Spread the essence of your advertising messages with our professional marketing translation service
It’s clear that nowadays we live in a globalized world, and we require reliable marketing translation services
This globalization unequivocally points to the need for a guaranteed marketing translation service.
⤷ And a company’s success often depends on its ability to break into an international market.
Any marketing campaign, no matter how successful it may be in its source country, is crippled if it cannot win over a customer base in another part of the world.
⤷ That’s why the translation must be considered an integral step in the marketing process.
This step isn’t always an easy task to tackle, though.
You must localize a marketing campaign, not merely translate it, which requires keeping cultural considerations in mind and adapting the message to your target audience.
Basic points to keep in mind when localizing your marketing campaign, included in any trusted marketing translation service
1. Avoid literal translations
Translating word-for-word rarely captures the true essence of your message.
At its worst, it can make for some pretty funny (or tragic, depending on your perspective) blunders.
➥ Braniff Airlines” slogan “Fly in Leather.”
- Which they intended to highlight its airplanes” leather seats and thus appeal to first-class customers.
- They translated it too literally in Mexico, humorously yielding the translation “Fly Naked.“
- While the translation was accurate word-for-word, ➤ it was semantically inaccurate ➤ and failed to capture the intended message.
- Apparently, not many of their first-class customers wanted to fly naked because the airline eventually went out of business.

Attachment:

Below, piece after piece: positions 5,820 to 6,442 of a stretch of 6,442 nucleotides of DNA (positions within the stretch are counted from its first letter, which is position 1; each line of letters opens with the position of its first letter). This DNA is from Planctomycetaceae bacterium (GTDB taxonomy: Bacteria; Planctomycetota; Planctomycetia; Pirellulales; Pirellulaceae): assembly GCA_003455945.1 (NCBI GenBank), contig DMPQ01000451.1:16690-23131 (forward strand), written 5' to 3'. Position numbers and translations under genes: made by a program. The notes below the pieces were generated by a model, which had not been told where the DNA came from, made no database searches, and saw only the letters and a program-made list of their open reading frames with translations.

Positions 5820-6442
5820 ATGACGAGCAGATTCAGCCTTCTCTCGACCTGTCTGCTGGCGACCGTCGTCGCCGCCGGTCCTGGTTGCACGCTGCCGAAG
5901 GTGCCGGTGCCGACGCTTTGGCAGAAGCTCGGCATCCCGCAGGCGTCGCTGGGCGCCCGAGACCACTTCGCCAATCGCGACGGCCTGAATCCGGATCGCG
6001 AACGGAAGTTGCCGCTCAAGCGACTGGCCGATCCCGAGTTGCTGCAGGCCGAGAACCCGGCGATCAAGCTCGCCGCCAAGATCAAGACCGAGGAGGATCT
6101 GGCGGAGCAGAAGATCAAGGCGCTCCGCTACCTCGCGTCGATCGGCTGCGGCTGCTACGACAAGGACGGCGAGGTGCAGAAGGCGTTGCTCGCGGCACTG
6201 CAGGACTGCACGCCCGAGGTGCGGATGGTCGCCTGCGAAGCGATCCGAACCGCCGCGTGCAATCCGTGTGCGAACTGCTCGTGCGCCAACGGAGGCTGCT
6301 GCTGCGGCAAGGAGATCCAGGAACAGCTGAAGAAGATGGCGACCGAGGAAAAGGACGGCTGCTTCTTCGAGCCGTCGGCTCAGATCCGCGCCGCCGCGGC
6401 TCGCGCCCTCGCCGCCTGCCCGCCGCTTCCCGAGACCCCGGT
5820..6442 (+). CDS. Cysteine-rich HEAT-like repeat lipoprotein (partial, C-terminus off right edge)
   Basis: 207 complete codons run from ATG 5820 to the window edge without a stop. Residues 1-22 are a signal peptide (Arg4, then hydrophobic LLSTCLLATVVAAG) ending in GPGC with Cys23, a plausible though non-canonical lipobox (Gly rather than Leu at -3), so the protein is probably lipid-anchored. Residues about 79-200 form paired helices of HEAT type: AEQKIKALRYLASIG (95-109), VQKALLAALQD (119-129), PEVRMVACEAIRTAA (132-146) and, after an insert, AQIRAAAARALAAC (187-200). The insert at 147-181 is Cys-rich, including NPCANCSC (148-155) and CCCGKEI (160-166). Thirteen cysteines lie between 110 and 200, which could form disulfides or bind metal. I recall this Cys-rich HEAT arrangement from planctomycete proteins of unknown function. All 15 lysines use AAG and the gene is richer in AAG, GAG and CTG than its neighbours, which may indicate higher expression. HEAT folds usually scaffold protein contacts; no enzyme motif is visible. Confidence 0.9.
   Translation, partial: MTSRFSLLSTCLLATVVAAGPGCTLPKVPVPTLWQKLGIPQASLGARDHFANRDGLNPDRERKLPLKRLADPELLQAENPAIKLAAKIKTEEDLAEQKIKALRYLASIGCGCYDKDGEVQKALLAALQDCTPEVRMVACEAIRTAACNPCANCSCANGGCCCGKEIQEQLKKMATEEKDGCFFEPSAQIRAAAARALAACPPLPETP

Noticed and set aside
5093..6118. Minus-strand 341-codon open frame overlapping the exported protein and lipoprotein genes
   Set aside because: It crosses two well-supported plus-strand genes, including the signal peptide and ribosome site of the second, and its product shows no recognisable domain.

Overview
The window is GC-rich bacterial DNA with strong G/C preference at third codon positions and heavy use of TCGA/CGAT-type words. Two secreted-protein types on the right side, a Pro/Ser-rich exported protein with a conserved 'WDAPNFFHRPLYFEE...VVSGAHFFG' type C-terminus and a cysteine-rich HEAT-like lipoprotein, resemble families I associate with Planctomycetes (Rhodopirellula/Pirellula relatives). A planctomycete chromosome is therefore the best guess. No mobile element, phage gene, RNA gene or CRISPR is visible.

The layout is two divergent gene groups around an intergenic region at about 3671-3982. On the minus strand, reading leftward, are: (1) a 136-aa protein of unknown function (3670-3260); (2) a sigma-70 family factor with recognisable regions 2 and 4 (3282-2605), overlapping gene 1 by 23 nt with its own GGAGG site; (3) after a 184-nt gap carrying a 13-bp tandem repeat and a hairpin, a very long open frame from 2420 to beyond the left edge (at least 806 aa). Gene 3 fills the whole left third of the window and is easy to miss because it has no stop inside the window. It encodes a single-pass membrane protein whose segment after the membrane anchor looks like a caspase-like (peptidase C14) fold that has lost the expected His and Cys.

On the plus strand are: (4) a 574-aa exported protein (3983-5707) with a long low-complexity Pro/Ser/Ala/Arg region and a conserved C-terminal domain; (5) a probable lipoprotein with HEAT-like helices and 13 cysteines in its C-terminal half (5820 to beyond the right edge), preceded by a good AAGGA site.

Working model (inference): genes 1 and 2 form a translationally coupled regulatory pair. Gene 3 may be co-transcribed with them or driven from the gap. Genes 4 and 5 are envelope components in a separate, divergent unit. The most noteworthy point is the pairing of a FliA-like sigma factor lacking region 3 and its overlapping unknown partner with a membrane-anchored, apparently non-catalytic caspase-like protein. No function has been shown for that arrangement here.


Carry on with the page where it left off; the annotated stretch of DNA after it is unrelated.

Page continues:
2. Consider regional linguistic differences
Most English speakers would agree that there is often a world of difference between:
- American English
- British English
- Irish English
- Australian English
An American jeans manufacturer would not be able to market its products as “pants” in the UK.
The meaning of the word is different in those countries.
Just as English is not the same in all parts of the world, other languages vary slightly (or not so slightly) by region, too.
Words can have different MEANINGS, as well as CONNOTATIONS.
➥ In the 1970s, American Motors named its new car “Matador.”
- The idea was playing off of the undertones of strength and courage attached to the word in Spain.
- However, when they tried to market their new car in Puerto Rico under that name, the locals interpreted the term as “killer.”
- Without the positive connotations associated with that word in Spain, the name didn’t instill enough confidence in potential Puerto Rican customers.
- No one wanted to drive a “killer” on roads that were already dangerous enough.
The same goes for every other language out there.
Regional differences can make a significant impact when used correctly.
3. Be acquainted with the target culture
To produce a successful marketing campaign that is relevant to a specific group, you need to be deeply familiar with the traditions and cultural backgrounds of your target audience, although this might sound excessive.